Search-and-rescue pros explain how Cameron Robbins likely vanished after diving into the sea

The grainy cellphone footage shows recent swimming in the Bahamian waters at night, but Cameron Robbins, a recent graduate from high school in Louisiana, is never seen again as the camera pans left for a second time.

After a span of fourteen days, his corpse remains undiscovered, and professionals elucidate the reasons why they believe various alternative possibilities must be taken into account, elaborating on how scuba divers and experts in marine search-and-rescue assert that the footage seems to depict a shark approaching the teenager who is eighteen years old.

Two days after the Robbins’ family was reported missing, the coast guard from nearby Nassau called off their search when no trace of the teenager was found.

Wednesday will signify two weeks since Robbins, a high school sportsman, vanished, leaving his mourning family without any explanations.

Cameron Robbins smiling in an undated photo.
Cameron Robbins disappeared after swimming in Bahamian waters at night.
Cameron Robbins smiling in an undated photo.
Recovery efforts were called off after two days when no trace of Cameron Robbins was found.

The adored sibling, offspring, and descendant was commemorated in a recent death notice indicating that he vanished at sea following his disappearance near the shoreline of Athol Island in the Bahamas on the night of May 24.

He was determined and passionate, yet also compassionate and humorous. He lived a fulfilling life surrounded by loving family and friends, although he departed this world too soon.

Was it a shark assault?

Robbins graduated from the University Lab School in Baton Rouge three days before he vanished in the “shark-infested” waters off Athol Island.

He had jumped from Blackbeard’s Revenge, a vessel designed in the style of a pirate ship, just moments ago.

The eerie video footage displays Robbins swimming away from a lifesaving buoy while spectators yell for him to seize the apparatus.

A mysterious silhouette can be observed in the water just a few feet away from where he swam.

Cameron Robbins is seen in the water moments after jumping from the Blackbeard
Cameron Robbins in the water moments after jumping from the Blackbeard’s Revenge.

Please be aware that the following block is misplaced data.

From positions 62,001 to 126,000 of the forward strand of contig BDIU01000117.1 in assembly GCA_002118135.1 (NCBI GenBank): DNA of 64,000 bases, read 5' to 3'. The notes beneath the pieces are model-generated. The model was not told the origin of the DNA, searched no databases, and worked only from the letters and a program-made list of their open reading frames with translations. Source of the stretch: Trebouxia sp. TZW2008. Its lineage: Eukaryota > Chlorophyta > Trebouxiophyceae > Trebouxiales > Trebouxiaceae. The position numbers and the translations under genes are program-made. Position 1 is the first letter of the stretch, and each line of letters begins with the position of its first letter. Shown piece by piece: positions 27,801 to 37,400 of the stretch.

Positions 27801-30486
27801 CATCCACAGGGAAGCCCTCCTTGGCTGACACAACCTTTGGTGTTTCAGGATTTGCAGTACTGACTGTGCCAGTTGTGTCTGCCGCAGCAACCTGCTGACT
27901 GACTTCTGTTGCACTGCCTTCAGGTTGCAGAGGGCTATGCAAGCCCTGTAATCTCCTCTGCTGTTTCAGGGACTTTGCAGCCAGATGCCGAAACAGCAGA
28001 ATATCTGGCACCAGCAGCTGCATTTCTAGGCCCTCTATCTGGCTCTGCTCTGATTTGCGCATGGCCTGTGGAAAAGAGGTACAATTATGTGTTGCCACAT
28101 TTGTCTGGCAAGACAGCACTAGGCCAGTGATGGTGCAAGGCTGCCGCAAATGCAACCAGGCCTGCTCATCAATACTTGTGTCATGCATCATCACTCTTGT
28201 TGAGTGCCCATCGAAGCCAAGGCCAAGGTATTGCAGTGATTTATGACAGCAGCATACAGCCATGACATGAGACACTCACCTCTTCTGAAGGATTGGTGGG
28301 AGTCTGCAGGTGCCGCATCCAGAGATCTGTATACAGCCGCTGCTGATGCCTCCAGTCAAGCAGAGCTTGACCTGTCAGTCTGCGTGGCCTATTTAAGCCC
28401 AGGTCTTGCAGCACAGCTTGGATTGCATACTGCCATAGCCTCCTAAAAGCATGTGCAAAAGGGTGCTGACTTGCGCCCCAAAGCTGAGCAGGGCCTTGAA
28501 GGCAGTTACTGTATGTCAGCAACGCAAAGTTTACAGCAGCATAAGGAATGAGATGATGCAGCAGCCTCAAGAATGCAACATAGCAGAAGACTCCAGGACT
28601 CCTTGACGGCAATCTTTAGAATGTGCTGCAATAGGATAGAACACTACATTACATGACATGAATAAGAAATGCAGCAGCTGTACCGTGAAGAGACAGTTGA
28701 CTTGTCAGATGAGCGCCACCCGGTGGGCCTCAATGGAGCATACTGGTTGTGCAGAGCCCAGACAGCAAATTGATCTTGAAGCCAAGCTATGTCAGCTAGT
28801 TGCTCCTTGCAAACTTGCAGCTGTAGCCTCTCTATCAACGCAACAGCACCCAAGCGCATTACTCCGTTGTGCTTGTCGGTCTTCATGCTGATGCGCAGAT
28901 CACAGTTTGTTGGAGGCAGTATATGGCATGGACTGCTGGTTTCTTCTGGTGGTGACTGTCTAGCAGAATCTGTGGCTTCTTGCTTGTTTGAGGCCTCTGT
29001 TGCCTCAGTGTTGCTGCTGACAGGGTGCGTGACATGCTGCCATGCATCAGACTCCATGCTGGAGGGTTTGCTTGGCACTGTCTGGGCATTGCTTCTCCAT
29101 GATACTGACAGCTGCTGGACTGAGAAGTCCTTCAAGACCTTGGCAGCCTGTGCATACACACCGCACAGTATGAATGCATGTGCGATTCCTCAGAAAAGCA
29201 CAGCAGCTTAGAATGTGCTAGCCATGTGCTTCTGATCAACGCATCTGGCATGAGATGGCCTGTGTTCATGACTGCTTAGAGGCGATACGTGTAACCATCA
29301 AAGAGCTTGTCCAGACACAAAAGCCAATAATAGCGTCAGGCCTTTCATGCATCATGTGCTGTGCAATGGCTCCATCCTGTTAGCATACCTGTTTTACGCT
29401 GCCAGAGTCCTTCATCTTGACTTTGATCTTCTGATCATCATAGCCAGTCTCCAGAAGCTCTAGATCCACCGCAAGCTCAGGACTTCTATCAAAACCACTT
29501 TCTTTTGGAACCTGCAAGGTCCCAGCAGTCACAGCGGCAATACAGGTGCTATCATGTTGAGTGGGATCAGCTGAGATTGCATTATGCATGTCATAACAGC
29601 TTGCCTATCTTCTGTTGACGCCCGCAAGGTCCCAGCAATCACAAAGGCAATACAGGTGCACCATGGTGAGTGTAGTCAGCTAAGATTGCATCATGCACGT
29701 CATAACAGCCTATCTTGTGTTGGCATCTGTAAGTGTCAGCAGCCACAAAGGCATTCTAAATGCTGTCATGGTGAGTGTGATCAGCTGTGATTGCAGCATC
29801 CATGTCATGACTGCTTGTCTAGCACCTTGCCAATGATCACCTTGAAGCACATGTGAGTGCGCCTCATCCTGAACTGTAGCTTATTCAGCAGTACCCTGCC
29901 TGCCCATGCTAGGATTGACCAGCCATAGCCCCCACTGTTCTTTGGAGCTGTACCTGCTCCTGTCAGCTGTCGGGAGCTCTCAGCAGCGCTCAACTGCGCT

via QuietWest3764 / Reddit
Cameron Robbins is seen in the water moments after jumping from the Blackbeard
A mysterious shadow was seen in the water near Robbins.

Online spectators speculated that the entity was a shark that dragged him beneath the surface.

However, experts mostly dismiss the concept.

Brian Trascher, vice president and representative for the United Cajun Navy, a non-profit organization that has collaborated with the Robbins family, expressed, “We have sought advice from specialists in oceanography and fisheries. They are of the opinion that there is no evidence suggesting his encounter with a shark or any other aggressive marine creature.”

“And until we acquire improved video or something more definitive, that will remain our stance.”

Hendrick Butch, the founder and president of Systems Lifeguard, has spent decades familiarizing himself with the Bahamas, including the Caribbean waters, through dive safety training for the public.

“I don’t hear about many shark incidents in the Bahamas,” he informed The Post on Friday.

Sharks, like sea creatures, can be lured by food that is subsequently discarded or accidentally released into the ocean, as observed by him, vessels such as the one Robbins and his fellow students had been aboard frequently operate.

The Post informed Hendricks, who has created rescue techniques in 15 nations, that marine beings, like sharks, are “intelligent enough to comprehend that’s a vessel that emerges frequently and it will have sustenance being dispensed.”

However, the conduct of the thing observed in the water with Robbins was not suggestive of a shark.